The night was saved, and I was excited once again!  What a beautiful thing this would be!  I quickly noticed another problem: the wine was missing.  I had put it on the table, right there, but now it was gone.  Turns out, the group had left for the club - well-sauced - and on the way out someone had snatched the open bottle of wine.  After all the distance that bottle had come, after all the memories, after having my dreams dashed and then my hopes renewed, it was all over.  I never got a sip of that wine, but I got over it pretty quick.  They had made the mistake of leaving their wine behind (which was much more expensive than mine AND it didn't have a cork in it) so I helped myself and got on to skype, where I got to see everyone from rez!  Great night! 

The next day I went out to explore the city of Gothenburg.  It had originally not been in my plans, but due to the long distances between places in Scandinavia (relatively, of course, it is still way closer together than anything in Canada), and the extremely high price of staying in Oslo, I had been semi-forced/semi-decided Gothenburg would be a nice place to visit, and it was.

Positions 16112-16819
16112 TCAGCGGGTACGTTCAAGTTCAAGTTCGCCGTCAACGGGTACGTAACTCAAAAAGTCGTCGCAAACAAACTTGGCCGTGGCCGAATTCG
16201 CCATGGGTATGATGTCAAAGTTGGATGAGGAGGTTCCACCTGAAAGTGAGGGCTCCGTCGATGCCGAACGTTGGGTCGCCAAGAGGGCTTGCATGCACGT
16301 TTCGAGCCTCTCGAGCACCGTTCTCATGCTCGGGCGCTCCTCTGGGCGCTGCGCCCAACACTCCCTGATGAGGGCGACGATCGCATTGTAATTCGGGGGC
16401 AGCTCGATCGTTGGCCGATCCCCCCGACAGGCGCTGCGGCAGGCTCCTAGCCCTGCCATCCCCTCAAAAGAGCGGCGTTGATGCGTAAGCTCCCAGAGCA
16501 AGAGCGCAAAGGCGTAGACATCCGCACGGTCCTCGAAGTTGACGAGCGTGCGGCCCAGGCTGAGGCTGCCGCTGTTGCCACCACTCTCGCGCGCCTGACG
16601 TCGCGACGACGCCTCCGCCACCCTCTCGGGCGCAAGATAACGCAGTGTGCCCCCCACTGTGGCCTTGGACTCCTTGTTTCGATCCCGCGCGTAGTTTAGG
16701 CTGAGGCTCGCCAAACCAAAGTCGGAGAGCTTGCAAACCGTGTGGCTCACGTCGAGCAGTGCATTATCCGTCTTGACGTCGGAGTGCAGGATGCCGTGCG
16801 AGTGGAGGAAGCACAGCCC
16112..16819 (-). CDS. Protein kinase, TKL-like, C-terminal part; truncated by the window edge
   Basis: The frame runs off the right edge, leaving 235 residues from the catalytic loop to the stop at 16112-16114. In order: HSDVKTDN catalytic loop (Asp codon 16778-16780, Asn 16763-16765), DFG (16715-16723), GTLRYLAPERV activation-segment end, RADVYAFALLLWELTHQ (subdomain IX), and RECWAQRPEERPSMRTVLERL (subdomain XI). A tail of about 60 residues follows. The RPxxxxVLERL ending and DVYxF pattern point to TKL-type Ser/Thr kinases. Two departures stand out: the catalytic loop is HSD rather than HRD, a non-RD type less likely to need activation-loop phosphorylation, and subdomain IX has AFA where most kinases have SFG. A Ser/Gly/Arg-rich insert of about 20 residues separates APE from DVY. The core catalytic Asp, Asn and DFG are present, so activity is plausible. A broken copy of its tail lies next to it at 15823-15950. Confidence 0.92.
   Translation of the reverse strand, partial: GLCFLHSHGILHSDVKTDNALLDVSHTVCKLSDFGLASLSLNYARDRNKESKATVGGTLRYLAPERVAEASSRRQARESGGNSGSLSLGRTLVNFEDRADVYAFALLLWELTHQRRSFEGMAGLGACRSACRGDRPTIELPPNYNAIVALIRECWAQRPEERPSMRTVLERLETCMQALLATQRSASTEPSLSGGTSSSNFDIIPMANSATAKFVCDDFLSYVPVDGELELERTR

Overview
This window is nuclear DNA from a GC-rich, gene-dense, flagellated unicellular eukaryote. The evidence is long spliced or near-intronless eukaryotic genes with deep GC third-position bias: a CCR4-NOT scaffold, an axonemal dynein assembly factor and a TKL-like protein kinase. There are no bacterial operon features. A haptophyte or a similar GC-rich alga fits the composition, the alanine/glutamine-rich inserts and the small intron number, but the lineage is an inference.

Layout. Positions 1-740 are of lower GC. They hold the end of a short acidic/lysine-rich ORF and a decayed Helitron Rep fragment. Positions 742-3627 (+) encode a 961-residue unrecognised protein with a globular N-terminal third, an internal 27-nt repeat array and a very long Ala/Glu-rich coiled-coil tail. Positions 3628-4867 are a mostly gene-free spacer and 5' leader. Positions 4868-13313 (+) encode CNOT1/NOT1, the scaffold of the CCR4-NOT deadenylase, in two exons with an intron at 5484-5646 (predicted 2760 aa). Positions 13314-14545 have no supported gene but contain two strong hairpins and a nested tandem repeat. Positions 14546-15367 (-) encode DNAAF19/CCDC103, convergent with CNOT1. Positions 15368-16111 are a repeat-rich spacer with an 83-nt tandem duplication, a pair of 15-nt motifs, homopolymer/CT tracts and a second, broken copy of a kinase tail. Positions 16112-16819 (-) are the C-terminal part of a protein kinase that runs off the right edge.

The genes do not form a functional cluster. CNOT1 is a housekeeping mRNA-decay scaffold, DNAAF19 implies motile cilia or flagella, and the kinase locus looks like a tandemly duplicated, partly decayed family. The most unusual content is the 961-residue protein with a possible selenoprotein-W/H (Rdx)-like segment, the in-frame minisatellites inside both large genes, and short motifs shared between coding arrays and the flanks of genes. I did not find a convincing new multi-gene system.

I headed out for breakfast, a little bit nervous after all of the horror stories I had heard about how CRAZY the prices were for anything in Scandinavia.  I also wanted something Swedish, so I wondered if this might jack up the price even more.  Five minutes out of the hostel, I came to a place on the corner with two really key words right on the sign: Buffet (check) and Swedish (check).  Then I saw the price, and it worked out to like $9.  This was an amazing place and I wasn't even in it yet, which made me suspicious that it would all be too good to be true.  I'm tellin' ya folks, it was so good, and it was true!  There were a hundred different items on the buffet, and they were all AWESOME.  haha, it was delicious, and Swedish, and cheap, and all-you-can eat, so that is exactly what I did.  

I could have left Gothenburg right then and been satisfied, but no, I wanted more, I wanted a vista.  On the map I found a cathedral at the highest point in the city, so that is where I went.  I worked my way up the hill to cathedral, stumbling onto a beautiful church on the way, but I knew there was a reason that this one was only part of the way up the hill, 

I made it further up the hill and was stopped by a little Swedish girl standing behind a table on the sidewalk with her mother speaking Swedish.  I apologized for not knowing Swedish and the mother took over and translated.  They were running a little business, she said, and wondered if I was interested in buying something from them.  I walked out of there with half a sea-shell and one of those ironed wax art thingies (I don't know what it was supposed to be, but it was the cheapest thing there), all for just 3.75 euro.  That's like five dollars, spent on NOTHING.  I had now found why everyone said Scandinavia was expensive, it's those mother-daughter tag-teams that rip you off.  There's absolutely no way that I would be able to say no to the smiling 5 year old with blonde pigtails, and the mom knew it.  Shrewd.